today, at some stage, i realised that i don’t want to always be comfortable. i do want to be challenged and changed – to become the kind of person that is teachable. i want to have to work hard for what i do, but to do great things. and it’s hard to do great things when you like staying in your own living room with the curtains drawn.

thanks for subscribing to she sees red by lauren brown. xx

a tragi-comedy in 3 parts

I’m in the middle of a doing a process performance work: a tragi-comedy in 3 parts, otherwise known as house-hunting. I thought I might amuse myself by documenting the process on this blog and making comparisons to communicating with an audience. what a laugh that will be.

Part One:
wrong, wrong, wrong: chaff from the wheat.

On Thursday, I looked at 3 places, all terribly wrong for different reasons – great place, wrong people, wrong place, no people, or wrong place, wrong people.

The first act was a beautiful townhouse in carlton, inhabited by a couple of young spoilt brats, which was a real shame. I could easily have lived there, done the place justice by keeping it reasonably tidy, using the little garden and cooking up a storm in the kitchen. none of which these girls did. it was all party-party-party and daddy’s money. great if they were my friends, but a nightmare to live with.

it was like a trashy mag, or a soap opera, or a ken done painting – the potential to use the place for good, but ending up just a whole lot of surface. which is fine in small doses, but, even though my motto for the year is to take myself less seriously, that would be taking it a little too far, into mid-life crisis territory.

the second act was advertised as an affordable 1-bedroom place in Parkville (close to transport and the city). so close to transport that the freeway was out the back window and so affordable that the place was like something out of requiem for a dream, or trainspotting – smelled of piss covered by air freshner, the carpet torn, the door busted in more times than I can say and the feel of a place one goes to die.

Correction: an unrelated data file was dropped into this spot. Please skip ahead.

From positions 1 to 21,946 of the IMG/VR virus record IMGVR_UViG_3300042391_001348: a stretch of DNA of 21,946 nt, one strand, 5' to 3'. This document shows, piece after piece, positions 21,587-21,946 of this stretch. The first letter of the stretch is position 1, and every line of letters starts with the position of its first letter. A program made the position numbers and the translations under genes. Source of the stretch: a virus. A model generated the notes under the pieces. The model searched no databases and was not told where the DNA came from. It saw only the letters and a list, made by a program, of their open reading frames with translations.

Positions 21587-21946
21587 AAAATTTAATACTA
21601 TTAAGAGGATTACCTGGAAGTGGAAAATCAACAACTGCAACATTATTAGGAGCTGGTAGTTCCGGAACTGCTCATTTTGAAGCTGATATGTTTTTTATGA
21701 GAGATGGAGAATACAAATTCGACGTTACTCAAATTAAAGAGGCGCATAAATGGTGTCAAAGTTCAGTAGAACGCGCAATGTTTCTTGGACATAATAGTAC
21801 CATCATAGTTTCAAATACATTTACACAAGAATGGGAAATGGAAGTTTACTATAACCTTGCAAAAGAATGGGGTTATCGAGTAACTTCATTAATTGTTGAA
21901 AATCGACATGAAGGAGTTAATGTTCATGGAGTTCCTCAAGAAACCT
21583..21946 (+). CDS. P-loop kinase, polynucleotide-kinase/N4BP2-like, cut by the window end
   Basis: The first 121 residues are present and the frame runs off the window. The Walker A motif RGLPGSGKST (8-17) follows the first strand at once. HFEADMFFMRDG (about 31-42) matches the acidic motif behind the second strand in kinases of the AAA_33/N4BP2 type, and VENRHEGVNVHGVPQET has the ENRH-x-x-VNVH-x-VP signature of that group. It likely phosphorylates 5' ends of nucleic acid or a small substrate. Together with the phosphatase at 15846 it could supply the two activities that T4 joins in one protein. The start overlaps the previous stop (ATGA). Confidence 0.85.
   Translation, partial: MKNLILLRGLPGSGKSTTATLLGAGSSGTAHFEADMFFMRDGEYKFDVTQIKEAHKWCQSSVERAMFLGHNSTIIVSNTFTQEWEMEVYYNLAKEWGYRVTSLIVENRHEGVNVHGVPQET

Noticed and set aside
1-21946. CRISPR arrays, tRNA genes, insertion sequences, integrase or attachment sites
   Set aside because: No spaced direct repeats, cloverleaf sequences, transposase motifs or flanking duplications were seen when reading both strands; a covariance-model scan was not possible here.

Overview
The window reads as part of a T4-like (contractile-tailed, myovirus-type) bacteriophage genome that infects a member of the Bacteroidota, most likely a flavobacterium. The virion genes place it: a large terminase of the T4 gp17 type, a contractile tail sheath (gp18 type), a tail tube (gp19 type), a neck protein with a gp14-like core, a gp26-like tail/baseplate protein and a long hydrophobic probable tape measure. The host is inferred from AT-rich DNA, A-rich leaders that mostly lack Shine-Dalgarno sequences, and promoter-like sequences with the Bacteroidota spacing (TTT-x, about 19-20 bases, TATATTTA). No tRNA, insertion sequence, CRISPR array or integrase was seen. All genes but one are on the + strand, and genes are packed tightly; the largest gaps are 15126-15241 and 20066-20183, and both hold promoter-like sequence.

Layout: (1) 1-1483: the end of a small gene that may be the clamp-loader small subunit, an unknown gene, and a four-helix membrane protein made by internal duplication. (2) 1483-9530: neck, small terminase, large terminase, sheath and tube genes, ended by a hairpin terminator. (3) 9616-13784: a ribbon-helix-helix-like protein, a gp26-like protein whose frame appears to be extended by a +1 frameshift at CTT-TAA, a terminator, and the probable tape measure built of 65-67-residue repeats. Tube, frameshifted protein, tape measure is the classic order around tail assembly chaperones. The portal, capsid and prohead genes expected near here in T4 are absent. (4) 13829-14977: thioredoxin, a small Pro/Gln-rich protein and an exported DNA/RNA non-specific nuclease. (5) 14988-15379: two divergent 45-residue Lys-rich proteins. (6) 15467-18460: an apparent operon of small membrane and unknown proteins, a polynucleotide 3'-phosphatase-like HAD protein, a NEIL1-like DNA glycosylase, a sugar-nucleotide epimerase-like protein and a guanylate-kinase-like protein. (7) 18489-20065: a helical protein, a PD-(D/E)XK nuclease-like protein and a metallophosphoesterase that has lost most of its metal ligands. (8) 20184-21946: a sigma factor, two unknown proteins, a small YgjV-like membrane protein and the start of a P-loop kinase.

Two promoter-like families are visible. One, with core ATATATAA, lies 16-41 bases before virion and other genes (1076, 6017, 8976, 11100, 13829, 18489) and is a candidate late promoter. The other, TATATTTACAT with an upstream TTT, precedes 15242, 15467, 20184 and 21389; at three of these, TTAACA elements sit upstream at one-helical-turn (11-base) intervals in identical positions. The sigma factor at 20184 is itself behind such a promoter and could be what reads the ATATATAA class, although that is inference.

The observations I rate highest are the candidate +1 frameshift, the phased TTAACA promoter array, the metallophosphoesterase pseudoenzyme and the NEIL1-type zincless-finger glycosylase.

it was a classic story of not reading between the lines again. I forgot that real estate agents and landlords have a language which resembles plain English, but actually uses nutty signifiers, like gonzo poetry. affordable = dive, close to transport = right on the freeway and/or trainline, cosy = tiny, leafy area = out in the sticks. taking marketing to a whole new level.

I did have a discussion with the real estate receptionist, something along the lines of ‘what the fuck were they thinking’ and she replied, simply, “greed”. it got me thinking about greed and wondering if it’s only greedy if you’re dumb or exploitative about making your money. more on that later methinks.

I approached the final act with a sense of impending doom. this share house had included early in the ad that they ‘liked a social drink after work and on the weekends’. knowing that we only tell people a tenth of the story, I figured that they were probably boozehounds. and, like the first lot, great it they’re your mates, but not so nice to live with. the house was just ok and there was bad art on the walls. the back decking area was a bonus, and the fact that we talked about going out for a drink 5 times within a 5 minute conversation confirmed my suspicions: they were looking for a drinking buddy.